Thursday, January 31, 2008

Love at First...Sentence?

We talk a lot in the writing world about the need to grab our reader’s interest in the opening pages of a book. Not until the American Title Contest though, did I give serious thought to the potential power of the first sentence.

Certainly some books have incredible, memorable openings:

“It is a truth universally acknowledged, that a single man in possession a good fortune must be in want of a wife.” (Austen, Pride and Prejudice)

“It was the best of times, it was the worst of times.” (Dickens, A Tale of Two Cities)

“Call me Ishmael.”(Melville, Moby Dick)

But those are well-loved classics. Would we think those lines so great if we didn’t know the stories that follow them?

Curious about how the authors of today are crafting their first lines, I grabbed a few favorite books off my shelf. See what you think of these opening sentences:

1. There are some men who enter a woman’s life and screw it up forever.
2. His footsteps were soundless, but Victoria felt him moving.
3. Anthony Bridgerton had always known he would die young.
4. I didn’t realize he was a werewolf at first.
5. One fine August evening in South Carolina, Agnes Crandall stirred raspberries and sugar in her heavy nonstick frying pan and defended her fiancĂ© to the only man she’d ever trusted.

As with the classics above, my opinion isn’t unbiased because I know the stories that follow them, but all five of these first lines set a tone and pull me right along to the next sentence. The books and their clever authors are:

1. Janet Evanovich, One for the Money.
2. Colleen Gleason, Rises the Night
3. Julia Quinn, The Viscount who Loved Me
4. Patricia Briggs, Moon Called
5. Jennifer Crusie and Bob Mayer, Agnes and the Hitman

What are the opening lines of some of your favorite books – and was it “love at first sentence?”


Colleen Gleason said...

Thanks for the compliment, Holli!

One of my favorite first lines is from a JD Robb book (can't remember which one, or exactly how the line goes) but, from memory, it's something like: "summer came in like a bitch in heat" or something along those lines.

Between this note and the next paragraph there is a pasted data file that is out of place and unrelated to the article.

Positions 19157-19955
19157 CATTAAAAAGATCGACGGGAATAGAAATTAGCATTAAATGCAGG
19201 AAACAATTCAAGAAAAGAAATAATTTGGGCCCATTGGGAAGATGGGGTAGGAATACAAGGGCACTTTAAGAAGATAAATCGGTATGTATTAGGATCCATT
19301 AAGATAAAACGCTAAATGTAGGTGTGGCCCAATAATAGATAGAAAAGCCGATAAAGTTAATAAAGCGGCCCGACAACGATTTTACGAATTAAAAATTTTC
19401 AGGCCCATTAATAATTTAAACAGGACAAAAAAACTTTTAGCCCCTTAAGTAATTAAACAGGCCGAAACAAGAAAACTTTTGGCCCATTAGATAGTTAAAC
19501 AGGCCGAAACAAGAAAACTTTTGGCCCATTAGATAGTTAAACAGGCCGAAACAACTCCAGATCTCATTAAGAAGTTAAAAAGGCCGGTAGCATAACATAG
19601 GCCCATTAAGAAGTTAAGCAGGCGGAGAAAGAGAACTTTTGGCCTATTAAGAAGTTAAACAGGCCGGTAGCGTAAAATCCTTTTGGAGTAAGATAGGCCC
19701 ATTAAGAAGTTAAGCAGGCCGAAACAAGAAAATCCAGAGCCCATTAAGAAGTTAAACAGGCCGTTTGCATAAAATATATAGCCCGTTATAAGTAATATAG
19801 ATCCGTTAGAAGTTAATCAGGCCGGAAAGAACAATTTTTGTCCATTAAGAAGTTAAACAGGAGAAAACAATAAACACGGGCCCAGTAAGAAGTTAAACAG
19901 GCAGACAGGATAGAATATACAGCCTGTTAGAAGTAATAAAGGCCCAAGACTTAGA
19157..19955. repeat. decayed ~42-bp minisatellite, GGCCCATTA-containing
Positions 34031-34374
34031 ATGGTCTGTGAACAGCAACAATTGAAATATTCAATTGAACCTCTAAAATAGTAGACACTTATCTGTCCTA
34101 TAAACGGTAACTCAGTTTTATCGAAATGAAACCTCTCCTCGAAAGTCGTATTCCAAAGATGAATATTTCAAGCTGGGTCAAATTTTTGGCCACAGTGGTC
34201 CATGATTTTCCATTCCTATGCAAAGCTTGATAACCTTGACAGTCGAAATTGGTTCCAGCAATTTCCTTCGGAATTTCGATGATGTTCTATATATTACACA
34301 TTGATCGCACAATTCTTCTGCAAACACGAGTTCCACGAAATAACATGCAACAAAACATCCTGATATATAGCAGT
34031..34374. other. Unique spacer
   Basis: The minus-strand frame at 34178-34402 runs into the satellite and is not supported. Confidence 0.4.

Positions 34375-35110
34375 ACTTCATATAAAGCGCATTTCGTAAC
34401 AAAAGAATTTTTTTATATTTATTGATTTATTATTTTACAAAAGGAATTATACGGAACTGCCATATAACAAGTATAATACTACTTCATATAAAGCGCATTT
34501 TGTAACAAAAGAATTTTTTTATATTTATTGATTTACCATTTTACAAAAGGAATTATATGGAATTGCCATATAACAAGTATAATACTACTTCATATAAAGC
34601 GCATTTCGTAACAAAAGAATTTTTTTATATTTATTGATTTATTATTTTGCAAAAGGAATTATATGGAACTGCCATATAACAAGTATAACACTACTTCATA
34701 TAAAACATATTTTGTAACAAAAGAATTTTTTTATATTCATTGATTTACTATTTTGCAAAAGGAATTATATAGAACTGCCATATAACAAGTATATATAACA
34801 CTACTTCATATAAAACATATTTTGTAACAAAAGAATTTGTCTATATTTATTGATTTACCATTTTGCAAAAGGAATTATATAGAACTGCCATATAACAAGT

That I can still recall most of it with all the books I've read is a testament to its memorability.

Anitra Lynn McLeod said...

"She needed to lose her virginity--and fast" Shamara by Catherine Spangler.

Holli Bertram said...

Colleen - love the Nora quote. Really fits with the tone of the "In Death" books and is extremely descriptive :).

Anitra - that's a first sentence that makes me want to run out and get the book!

angel24990 said...

"The Doctor woke up afraid." The Witching Hour by Anne Rice. I love all of Anne Rice's first sentences. I am Lestat. I am immortal. I like short to the point, pull you in sentences...The Classics just don't do it for me....;-). You will be happy to know that i actually purchased 6 new books, one being Stephen King's new one.....the rest just Anne Rice paperbacks....I never kept those from the used book store. I may even read them....:-)

Savanna Kougar said...

As a reader I never really paid attention to the first sentence, except how it pulled me into the story and created the mood. Truthfully, first lines have never stuck with me. However, with the American Title IV, it became a whole new ballgame. I luv, to paraphrase, 'he didn't know he was a werewolf'. That's just too kool for some reason. Here's to the great first line in our novels.

Holli Bertram said...

Angel - glad you bought some new books! I don't read much of Stephen King (except his "On Writing" book). I'm afraid he'd keep me up at night.

Savanna - The werewolf book by Patricia Briggs is amazing. I just discovered her books this month and love them.

joartis said...

Three favorites from my recent reading are:
"My name is Nicolette Dazincourt DeLande, and I have committed murder," from Betrayal, by Gwen Hunter; "Malcolm Hinson saw it first, hanging from the tree like a piece of cotton cloth," from The Grass Widow by Teri Holbrook, and "The sky was a seamless blue, empty as a murderer's heart." Wow! What mystery, intrigue--what hooks!
joanna mckethan

Helen Scott Taylor said...

Holli, very apt topic considering the first round of American Title. I do like a hooky first line, but I will read on even if the first line doesn't intrigue me if I think I'll like the book. These three authors are my first line queens: Laurell K. Hamilton, Janet Evanovitch and Linda Palmer. Here's a first line from Linda Palmer's cosy mystery Love You Madly: "Don't worry Julie--he'll be wearing a Speedo under the sheet."

I've just taken an excellent online course on 'Openings' with Mary Buckham. I understand the importance of first lines in modern fiction and what goes into a hooky first sentence now.

Holli Bertram said...

Joanna, that Holbrook quote really grabs me. I want to know what was hanging from the tree like a piece of cotton cloth!

Helen, Linda Palmer sounds like fun author, I'll have to check out her cozy mysteries. Sounds like an excellent online course.
I wonder - with the amount of things we have at our fingertips to distract us during our entertainment time - is the importance of a hooky first line or paragraph more important now than in past generations?